Monday 9 February 2009
Sorry by Tony Albert Girramay/Kuku Yalanji people
The first anniversary of the apology to members of the Stolen Generations by the Federal Parliament is an opportunity for Australians to reflect on our nation’s journey of healing and to commit to action which advances the cause of reconciliation between Indigenous and non-Indigenous Australians, according to Brisbane’s Catholic Justice and Peace Commission.
The Commission is working with the Archdiocesan Murri Ministry Team to organize a celebration of the anniversary on Friday 13 February.
Brisbane community elders, members of the Stolen Generations, representatives of a number of Catholic schools and Bishop Brian Finnegan have been invited to participate in the celebration.
The Commission’s Executive Officer, Peter Arndt, said that the parliamentary apology was an immensely significant moment in the reconciliation process in Australia.
“The apology was greeted so passionately by many Indigenous Australians because it officially acknowledged their history,” Mr Arndt said.
“Acknowledging the mistreatment and the enormous hurt and damaging effects caused by it allows healing to begin,” he said.
“We can only acknowledge that history if we know about it,” he said.
“That is why it is so important that all Australians make a commitment to learn about the history and culture of the first peoples of our land,” he said.
“The Bringing Them Home report recommended education in the community, schools and within various professions about the Stolen Generations story,” he said.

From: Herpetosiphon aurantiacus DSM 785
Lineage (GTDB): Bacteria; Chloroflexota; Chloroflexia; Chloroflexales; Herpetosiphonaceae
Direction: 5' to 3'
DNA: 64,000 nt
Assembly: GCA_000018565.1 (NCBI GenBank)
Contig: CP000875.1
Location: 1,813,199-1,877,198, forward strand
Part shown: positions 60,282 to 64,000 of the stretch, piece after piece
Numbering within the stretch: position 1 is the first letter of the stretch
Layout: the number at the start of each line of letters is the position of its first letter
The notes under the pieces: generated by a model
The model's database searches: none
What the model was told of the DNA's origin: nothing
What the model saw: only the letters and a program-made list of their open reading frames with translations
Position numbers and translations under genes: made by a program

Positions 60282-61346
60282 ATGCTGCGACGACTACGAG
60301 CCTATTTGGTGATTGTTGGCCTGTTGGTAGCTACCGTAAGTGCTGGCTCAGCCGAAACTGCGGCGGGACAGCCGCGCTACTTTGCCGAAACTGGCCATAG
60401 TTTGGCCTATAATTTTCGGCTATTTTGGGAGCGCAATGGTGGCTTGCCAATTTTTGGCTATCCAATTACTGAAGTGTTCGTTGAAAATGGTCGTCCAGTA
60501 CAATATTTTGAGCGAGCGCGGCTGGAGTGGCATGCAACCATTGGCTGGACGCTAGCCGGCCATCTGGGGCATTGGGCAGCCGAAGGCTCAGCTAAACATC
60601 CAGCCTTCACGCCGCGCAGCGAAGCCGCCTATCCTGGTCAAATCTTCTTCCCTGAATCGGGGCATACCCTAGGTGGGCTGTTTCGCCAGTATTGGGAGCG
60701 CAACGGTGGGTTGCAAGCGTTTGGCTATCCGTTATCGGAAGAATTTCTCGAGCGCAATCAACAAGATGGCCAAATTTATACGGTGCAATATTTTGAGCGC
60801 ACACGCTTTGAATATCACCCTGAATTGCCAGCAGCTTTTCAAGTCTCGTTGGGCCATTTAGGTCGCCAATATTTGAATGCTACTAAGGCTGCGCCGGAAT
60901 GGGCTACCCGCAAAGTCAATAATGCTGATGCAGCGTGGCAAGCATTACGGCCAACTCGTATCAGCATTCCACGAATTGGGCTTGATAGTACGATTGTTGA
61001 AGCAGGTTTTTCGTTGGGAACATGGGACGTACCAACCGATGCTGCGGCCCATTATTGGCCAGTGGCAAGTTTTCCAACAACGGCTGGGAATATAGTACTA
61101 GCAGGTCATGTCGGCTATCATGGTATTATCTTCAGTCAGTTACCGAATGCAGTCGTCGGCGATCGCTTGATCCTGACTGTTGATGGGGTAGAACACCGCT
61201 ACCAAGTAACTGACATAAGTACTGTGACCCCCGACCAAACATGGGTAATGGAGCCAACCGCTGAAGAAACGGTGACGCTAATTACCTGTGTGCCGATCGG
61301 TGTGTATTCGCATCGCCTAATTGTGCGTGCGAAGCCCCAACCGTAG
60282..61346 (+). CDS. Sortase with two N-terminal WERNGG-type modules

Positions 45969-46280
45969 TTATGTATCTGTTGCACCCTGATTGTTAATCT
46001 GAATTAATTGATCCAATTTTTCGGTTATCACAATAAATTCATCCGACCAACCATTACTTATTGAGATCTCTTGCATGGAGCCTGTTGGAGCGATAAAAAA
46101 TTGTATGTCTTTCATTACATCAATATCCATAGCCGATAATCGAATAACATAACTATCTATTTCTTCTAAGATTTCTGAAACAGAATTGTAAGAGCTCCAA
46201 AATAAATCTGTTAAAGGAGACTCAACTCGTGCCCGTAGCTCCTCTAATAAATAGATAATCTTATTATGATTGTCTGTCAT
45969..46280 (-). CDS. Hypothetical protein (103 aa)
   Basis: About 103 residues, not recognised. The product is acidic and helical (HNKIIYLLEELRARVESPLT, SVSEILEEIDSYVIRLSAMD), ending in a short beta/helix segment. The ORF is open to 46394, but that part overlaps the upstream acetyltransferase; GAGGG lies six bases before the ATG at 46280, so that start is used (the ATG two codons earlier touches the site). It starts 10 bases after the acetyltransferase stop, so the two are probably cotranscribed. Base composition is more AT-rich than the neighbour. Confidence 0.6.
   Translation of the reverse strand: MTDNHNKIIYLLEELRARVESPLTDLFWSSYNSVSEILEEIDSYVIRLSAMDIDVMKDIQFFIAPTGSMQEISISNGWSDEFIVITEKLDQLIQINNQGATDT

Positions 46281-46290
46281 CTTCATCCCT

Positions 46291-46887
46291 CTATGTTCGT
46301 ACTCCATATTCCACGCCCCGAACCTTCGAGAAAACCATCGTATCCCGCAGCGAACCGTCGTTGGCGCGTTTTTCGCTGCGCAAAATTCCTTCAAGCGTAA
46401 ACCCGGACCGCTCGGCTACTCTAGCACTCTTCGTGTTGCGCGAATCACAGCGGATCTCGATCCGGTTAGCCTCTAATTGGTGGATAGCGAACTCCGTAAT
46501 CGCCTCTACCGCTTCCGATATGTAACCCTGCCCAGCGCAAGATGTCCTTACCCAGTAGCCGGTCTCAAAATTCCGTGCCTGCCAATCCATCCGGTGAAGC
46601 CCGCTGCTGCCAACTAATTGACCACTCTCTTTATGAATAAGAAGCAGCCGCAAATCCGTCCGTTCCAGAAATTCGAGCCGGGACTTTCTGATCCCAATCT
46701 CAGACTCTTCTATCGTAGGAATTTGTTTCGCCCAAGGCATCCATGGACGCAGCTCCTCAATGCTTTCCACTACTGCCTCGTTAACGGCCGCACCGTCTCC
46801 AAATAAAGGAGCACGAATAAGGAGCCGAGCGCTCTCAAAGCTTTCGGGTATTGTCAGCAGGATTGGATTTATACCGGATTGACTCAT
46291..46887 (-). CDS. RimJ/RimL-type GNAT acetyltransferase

“More needs to be done in this area, not so that people can feel guilty, but so that we all understand why there is so much hurt and disadvantage within Indigenous communities,” he said.
“Understanding and acknowledgement enable us to develop effective action to address the hurt and the problems and to get community support for them,” he said.
“Along with the apology, the Federal Government made commitments to act in a number of areas and it is pleasing to see that some progress has been made in the last twelve months,” he said.
“The commitment, in particular, by the Federal and State and Territory Governments to inject significant funding into efforts to close the life expectancy gap between Indigenous and non-Indigenous Australians is welcome,” he said.
“There is so much to be done and it won’t be easy or quick, but, with the on-going support of the Australian community, change for the better can happen,” he said.
“The Commission hopes that Catholic parishes and schools will continue to reach out to local Indigenous people and develop relationships which can be the basis for reconciliation,” he said.
For further information, please contact Peter Arndt on (07) 3336 9173 or 0409 265 476.
NB This release is issued with the approval of the Commission or its Executive under the provision of its Charter which enables it to speak in its own right. The views expressed in it do not necessarily represent the views of the Roman Catholic Archdiocese of Brisbane.